Thursday, May 13, 2010

Leaving, Then Cleaving

Originally posted on Feministing Community

A disclaimer up front. What follows is heteronormative, not especially Feminist, not particularly Progressive, and objectionable on all sorts of levels. Rest assured, I know this, too, and large sections of this I disagree with as fervently as I know you do.

Having said that...

Look beyond the literal. Please also forgive the God talk. I never ask anyone to believe as I do, but my own faith is very important to me, and it advances my larger point.

Some Pharisees came and tested [Jesus] by asking, "Is it lawful for a man to divorce his wife?"

Jesus answered them with a question: "What did Moses say in the law about divorce?"

"Well, he permitted it," they replied. "He said a man can give his wife a written notice of divorce and send her away."

"It was because your hearts were hard that Moses wrote you this law," Jesus replied.

"A man will leave his father and mother and be united to his wife, and the two are united into one.' Since they are no longer two but one, let no one split apart what God has joined together."

At its face, this is a decree against divorce. But taken in a completely different context, it is a condemnation of the ways that humans have, for their own selfish motives, complicated
what ought to be a simple, but powerful human experience. We have taken our gift of thought and analysis and used it to divide each other. Jewish law at the time stated that if a man could prove adultery, no matter how flimsy the charges, he could dissolve the bands of marriage. This was a man-made addition that contradicted God's design for humanity and wasn't especially respectful of women's rights, either.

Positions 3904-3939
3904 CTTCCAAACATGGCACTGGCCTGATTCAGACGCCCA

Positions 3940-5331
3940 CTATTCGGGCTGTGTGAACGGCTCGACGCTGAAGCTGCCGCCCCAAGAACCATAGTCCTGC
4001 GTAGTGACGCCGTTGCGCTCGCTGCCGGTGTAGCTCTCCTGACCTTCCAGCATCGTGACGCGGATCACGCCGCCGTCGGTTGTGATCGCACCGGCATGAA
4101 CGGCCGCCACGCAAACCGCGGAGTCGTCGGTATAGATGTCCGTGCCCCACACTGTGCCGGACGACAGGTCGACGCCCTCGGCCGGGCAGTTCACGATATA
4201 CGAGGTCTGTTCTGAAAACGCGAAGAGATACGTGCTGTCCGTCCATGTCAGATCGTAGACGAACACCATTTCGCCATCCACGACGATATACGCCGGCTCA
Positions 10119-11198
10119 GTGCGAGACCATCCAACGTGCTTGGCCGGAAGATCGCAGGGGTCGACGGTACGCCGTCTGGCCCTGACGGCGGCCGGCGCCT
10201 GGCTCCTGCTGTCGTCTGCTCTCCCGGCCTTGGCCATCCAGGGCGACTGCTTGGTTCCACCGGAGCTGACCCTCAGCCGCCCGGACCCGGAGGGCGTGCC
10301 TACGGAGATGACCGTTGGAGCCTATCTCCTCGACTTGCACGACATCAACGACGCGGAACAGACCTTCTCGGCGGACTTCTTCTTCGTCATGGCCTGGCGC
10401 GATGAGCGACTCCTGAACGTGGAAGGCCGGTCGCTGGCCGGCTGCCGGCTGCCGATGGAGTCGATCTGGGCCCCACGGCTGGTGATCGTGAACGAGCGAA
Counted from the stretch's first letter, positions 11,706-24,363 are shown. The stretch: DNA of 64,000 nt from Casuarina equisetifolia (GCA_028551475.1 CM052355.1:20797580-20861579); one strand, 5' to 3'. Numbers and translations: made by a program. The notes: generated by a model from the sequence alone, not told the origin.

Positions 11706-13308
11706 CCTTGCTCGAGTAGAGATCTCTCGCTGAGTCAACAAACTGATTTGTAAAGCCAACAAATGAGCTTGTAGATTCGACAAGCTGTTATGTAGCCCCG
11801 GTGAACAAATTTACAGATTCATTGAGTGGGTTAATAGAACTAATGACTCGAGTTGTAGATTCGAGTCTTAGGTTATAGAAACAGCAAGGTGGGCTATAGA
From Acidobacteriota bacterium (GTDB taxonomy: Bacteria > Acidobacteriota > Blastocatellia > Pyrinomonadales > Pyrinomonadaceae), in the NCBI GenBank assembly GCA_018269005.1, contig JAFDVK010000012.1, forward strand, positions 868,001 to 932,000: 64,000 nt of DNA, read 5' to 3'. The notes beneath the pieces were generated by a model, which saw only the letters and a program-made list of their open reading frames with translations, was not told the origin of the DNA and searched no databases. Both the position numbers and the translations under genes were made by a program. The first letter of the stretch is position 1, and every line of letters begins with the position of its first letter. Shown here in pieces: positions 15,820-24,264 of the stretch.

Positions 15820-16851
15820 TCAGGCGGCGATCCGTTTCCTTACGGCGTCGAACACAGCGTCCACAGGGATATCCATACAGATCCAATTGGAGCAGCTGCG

How easy it is for us to use our brainpower to get in the way of the most basic of human experiences! Some of the most profound experiences I have ever felt lend themselves to no words, no weighty concepts, no five syllable terms learned in a college classroom. Some times I think that our intellect, our rational selves, our cognitive abilities get in the way of the simple joys that life has to offer.

For example, those of you who have been in love before know the supreme satisfaction and incredible euphoria that it offers. Perhaps only then can we be truly completed. Perhaps then and only then do we set aside our searching and seeking, not just for someone, but for something. And there is also great joy in connecting with others who are our friends, and this same sense of connectivity is in evidence here, also.

My desire and my prayer, for Feminism, romance, and friendship alike is this. Let no one split apart what God has joined together.

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